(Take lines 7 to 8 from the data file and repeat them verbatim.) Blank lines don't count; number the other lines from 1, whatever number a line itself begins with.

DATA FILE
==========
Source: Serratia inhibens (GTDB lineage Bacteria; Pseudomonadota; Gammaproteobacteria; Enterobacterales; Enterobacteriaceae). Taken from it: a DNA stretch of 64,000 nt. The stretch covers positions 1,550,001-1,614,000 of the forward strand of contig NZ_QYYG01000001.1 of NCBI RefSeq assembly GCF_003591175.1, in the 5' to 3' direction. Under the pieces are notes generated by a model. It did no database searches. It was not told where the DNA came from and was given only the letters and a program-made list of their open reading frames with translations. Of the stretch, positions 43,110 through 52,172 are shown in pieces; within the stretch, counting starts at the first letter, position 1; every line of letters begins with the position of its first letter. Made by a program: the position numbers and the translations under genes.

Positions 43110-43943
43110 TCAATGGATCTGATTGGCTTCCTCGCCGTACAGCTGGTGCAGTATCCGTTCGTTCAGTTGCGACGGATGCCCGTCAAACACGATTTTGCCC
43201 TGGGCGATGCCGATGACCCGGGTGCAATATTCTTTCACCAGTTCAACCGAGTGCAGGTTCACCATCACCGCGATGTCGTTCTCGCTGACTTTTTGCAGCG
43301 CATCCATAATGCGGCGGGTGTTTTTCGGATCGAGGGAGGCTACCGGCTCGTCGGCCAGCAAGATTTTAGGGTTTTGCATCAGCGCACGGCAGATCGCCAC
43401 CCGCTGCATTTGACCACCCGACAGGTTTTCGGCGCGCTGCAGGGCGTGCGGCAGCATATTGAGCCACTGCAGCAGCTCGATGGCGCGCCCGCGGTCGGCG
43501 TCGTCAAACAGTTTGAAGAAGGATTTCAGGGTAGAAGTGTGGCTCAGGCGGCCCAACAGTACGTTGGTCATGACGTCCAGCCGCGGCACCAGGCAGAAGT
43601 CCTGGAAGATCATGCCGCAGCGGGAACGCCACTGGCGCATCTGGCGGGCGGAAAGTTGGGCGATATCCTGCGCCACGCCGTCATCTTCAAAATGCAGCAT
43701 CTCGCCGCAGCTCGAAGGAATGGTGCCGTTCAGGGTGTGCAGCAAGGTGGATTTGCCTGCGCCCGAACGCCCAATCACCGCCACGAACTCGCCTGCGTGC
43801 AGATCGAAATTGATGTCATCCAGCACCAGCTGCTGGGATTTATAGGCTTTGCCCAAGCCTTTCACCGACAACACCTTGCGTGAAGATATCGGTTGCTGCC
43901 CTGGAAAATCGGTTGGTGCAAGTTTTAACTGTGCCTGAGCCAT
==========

43501 TCGTCAAACAGTTTGAAGAAGGATTTCAGGGTAGAAGTGTGGCTCAGGCGGCCCAACAGTACGTTGGTCATGACGTCCAGCCGCGGCACCAGGCAGAAGT
43601 CCTGGAAGATCATGCCGCAGCGGGAACGCCACTGGCGCATCTGGCGGGCGGAAAGTTGGGCGATATCCTGCGCCACGCCGTCATCTTCAAAATGCAGCAT